Early this morning, SpaceX launched a rocket from space Launch Complex 4E (SLC-4E) at Vandenberg Air Force Base in California. The payload was 10 Iridium satellites. The video below is set to begin seconds before launch.
Shortly after 7 minutes after launch (29:12 on the video below), the Falcon 9 first stage made a perfect landing on the “Just Read The Instructions” droneship in the Pacific Ocean.
The first Iridium satellite deployed at just over 57 minutes following take-off (skip to 1:19:00 in the video to watch), with the following nine being deployed every 100 seconds after.
I really appreciate the embedded timeline in the SpaceX launch videos. They’re very convenient to navigate to important points of interest during the mission.
Yesterday was a big day for Elon Musk and his space launch services company SpaceX. On April 9, 2016, SpaceX launched its Falcon 9 rocket from Cape Canaveral. The rocket was topped with the company’s Dragon capsule, filled with 7,000 pounds of supplies destined for the International Space Station. Included in the payload was the 3,100 pound Bigelow Expandable Activity Module (BEAM), Bigelow Aerospace’s attempt to demonstrate its expandable space habitats.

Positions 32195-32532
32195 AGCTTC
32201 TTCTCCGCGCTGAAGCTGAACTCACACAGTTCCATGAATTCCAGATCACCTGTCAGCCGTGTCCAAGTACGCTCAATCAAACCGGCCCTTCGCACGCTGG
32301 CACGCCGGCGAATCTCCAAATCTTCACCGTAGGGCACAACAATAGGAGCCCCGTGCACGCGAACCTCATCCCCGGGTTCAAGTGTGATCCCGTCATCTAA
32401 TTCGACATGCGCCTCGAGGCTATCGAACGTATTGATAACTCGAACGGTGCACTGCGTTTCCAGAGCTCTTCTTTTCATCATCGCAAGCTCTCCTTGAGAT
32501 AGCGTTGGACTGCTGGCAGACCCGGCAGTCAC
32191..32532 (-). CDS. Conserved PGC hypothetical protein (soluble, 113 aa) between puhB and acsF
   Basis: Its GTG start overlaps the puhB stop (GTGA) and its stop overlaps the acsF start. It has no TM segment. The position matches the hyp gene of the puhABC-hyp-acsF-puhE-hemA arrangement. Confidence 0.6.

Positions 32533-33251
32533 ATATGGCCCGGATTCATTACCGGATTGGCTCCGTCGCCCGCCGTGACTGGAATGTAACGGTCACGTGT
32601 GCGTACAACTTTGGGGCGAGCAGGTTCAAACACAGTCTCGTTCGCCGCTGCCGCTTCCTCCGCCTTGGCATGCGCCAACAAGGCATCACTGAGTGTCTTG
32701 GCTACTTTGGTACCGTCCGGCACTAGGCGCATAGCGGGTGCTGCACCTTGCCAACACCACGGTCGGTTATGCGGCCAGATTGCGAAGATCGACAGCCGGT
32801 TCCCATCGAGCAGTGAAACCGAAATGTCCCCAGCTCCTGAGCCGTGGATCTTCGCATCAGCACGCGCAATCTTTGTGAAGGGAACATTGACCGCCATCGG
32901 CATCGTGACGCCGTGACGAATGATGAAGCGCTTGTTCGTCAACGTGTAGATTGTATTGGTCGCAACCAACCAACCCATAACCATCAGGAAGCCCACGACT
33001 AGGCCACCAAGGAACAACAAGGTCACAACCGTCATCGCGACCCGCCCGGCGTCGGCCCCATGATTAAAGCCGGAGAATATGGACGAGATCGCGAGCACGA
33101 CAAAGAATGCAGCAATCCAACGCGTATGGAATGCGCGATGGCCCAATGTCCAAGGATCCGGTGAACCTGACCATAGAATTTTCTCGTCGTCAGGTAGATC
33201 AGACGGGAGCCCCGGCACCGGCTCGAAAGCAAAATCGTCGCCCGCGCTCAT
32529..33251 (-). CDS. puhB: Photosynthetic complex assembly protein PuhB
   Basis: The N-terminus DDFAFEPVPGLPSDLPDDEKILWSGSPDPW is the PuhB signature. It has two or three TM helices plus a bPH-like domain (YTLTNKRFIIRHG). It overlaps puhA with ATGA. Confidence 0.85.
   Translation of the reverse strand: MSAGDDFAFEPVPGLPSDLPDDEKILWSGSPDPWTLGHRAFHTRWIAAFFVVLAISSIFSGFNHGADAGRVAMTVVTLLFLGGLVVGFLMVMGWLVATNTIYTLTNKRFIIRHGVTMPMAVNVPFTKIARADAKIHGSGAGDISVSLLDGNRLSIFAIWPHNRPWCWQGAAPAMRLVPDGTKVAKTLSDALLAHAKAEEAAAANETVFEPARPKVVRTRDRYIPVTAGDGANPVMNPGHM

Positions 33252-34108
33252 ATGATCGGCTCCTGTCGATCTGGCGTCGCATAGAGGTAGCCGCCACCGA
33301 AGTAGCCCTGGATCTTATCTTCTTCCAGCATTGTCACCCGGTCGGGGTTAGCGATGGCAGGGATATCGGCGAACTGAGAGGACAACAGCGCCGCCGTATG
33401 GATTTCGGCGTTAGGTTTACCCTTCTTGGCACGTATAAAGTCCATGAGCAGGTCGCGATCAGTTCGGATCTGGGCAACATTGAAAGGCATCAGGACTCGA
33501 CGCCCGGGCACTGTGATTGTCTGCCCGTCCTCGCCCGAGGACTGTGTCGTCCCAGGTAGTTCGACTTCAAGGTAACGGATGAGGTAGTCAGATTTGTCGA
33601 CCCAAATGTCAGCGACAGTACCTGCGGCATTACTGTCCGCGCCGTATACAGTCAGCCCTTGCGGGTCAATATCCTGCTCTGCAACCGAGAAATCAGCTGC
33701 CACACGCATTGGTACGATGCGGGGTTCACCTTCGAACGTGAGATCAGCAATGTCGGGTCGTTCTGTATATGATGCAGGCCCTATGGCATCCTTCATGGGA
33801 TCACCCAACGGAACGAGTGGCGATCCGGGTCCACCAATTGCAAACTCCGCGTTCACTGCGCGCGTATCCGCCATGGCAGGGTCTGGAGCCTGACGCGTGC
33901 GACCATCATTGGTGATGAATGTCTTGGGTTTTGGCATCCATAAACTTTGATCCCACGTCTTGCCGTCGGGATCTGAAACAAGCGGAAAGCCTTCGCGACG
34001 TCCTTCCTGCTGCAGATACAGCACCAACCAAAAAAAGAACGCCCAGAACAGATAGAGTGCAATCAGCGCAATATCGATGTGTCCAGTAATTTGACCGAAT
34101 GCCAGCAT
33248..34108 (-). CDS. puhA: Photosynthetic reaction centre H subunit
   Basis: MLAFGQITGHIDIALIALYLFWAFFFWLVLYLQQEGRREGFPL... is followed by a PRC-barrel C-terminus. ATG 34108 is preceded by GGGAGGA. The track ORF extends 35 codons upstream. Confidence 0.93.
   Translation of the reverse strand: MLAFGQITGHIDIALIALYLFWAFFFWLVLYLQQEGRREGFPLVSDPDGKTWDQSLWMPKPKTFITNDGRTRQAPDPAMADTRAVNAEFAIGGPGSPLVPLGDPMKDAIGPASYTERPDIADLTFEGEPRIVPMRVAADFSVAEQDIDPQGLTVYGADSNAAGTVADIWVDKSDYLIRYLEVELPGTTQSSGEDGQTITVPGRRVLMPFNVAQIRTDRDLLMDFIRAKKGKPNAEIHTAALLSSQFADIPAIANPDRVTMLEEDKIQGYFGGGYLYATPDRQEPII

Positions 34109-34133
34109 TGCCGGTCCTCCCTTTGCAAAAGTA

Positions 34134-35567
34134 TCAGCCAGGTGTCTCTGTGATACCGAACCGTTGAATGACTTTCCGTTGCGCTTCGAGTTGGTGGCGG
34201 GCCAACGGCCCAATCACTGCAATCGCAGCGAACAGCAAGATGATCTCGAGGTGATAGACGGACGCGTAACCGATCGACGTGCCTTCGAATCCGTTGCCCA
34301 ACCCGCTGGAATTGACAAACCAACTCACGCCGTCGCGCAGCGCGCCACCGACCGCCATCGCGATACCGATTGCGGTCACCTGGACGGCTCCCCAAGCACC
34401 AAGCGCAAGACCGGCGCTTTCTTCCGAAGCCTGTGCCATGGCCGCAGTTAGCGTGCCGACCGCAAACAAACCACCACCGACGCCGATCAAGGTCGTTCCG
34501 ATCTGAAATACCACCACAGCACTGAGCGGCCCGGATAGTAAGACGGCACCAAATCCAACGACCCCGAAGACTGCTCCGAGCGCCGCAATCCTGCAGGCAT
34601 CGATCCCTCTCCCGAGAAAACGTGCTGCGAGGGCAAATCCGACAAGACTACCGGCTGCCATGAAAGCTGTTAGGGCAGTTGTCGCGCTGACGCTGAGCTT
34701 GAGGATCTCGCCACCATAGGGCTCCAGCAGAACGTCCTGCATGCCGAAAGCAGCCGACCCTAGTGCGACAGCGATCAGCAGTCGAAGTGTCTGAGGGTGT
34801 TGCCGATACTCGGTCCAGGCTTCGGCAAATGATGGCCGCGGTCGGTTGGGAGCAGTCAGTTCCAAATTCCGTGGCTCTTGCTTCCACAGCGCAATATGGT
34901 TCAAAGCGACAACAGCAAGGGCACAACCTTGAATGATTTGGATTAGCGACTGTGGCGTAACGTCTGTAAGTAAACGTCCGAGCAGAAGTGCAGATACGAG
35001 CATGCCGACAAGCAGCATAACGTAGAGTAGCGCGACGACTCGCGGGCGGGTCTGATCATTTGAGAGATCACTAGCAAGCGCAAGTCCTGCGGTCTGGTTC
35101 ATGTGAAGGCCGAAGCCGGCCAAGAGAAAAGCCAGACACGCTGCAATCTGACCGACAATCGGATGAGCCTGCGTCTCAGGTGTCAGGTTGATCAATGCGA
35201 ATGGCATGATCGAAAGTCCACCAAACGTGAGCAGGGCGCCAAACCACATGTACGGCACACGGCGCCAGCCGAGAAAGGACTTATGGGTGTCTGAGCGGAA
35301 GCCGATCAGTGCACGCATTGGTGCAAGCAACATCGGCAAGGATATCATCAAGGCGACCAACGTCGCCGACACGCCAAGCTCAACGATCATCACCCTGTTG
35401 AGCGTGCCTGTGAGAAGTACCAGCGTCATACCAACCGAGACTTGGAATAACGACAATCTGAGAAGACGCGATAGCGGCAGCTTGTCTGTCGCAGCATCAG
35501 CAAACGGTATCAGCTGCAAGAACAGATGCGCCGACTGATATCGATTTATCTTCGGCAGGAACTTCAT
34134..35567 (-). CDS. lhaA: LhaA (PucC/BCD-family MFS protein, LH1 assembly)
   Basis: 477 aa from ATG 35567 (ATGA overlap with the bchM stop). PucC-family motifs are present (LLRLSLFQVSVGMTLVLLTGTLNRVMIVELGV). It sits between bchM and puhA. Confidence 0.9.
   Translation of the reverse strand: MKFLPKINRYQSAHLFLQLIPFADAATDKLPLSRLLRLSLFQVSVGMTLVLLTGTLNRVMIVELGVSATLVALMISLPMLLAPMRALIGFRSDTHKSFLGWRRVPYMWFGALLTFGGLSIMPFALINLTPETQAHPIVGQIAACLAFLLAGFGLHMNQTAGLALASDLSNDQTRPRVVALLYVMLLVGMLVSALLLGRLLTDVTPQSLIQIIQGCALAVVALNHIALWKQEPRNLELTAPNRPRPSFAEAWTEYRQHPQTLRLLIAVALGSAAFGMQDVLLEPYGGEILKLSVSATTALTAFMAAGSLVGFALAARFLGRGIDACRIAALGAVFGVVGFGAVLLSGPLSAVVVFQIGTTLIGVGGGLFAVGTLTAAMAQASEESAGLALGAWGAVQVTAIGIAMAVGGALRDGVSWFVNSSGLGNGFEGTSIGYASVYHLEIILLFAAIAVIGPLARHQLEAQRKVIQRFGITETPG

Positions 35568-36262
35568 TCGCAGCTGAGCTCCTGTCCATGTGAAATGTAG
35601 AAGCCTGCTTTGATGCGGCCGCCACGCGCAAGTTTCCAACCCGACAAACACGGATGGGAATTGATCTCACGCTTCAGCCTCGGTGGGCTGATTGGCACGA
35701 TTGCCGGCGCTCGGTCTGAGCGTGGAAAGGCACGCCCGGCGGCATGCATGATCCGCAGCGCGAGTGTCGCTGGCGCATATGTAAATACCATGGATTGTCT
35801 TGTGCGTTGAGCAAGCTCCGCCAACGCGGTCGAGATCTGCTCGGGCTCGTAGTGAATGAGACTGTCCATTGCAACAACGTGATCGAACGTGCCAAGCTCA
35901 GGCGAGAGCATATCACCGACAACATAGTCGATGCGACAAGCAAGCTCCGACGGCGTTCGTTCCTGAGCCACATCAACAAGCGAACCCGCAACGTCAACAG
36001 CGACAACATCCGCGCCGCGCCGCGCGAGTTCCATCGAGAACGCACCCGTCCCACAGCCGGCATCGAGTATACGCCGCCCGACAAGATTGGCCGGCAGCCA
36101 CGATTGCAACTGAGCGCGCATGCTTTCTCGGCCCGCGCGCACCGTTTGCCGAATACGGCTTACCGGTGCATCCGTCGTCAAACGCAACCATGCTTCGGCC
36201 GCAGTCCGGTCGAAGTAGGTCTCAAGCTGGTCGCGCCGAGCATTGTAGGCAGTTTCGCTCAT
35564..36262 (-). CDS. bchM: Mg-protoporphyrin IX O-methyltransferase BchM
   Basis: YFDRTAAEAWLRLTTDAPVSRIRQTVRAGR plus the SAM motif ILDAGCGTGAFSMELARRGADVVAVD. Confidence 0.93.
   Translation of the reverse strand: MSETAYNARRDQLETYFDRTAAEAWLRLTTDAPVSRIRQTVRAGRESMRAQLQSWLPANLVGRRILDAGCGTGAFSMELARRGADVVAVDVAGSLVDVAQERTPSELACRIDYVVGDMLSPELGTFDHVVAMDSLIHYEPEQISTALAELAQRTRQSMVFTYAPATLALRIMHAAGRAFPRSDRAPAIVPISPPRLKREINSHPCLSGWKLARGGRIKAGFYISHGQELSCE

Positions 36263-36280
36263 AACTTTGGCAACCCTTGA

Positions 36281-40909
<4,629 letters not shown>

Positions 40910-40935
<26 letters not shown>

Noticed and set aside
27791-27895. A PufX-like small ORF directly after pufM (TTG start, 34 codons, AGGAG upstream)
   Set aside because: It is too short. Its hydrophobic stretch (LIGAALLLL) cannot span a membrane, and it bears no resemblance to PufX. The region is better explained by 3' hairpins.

SpaceX CRS-8 Mission Patch – Source: SpaceX
The highlight of the mission, designated CRS-8, was SpaceX’s first successful landing of its Falcon 9 rocket on a droneship (christened “Of Course I Still Love You”) in the Atlantic Ocean. This feat is something SpaceX had tried and failed four times previously. SpaceX has successfully landed its Falcon 9 on land, but that challenge paled in comparison to a landing on a barge being tossed around by Atlantic currents.
SpaceX has put a huge emphasis on making its programs efficient and reusable. Their hope is that their methods will drive down the costs of putting people and equipment into orbit and beyond, and make launches much more common. Friday’s successful landing of the Falcon 9 was a huge step in that direction.
All in all, Friday’s success should serve as an important milestone in space exploration. It also highlights the ever increasing transfer of space access from governments to commercial industries.
Check out the amazing video below, of the Falcon 9 landing on ‘Of Course I Still Love You’.
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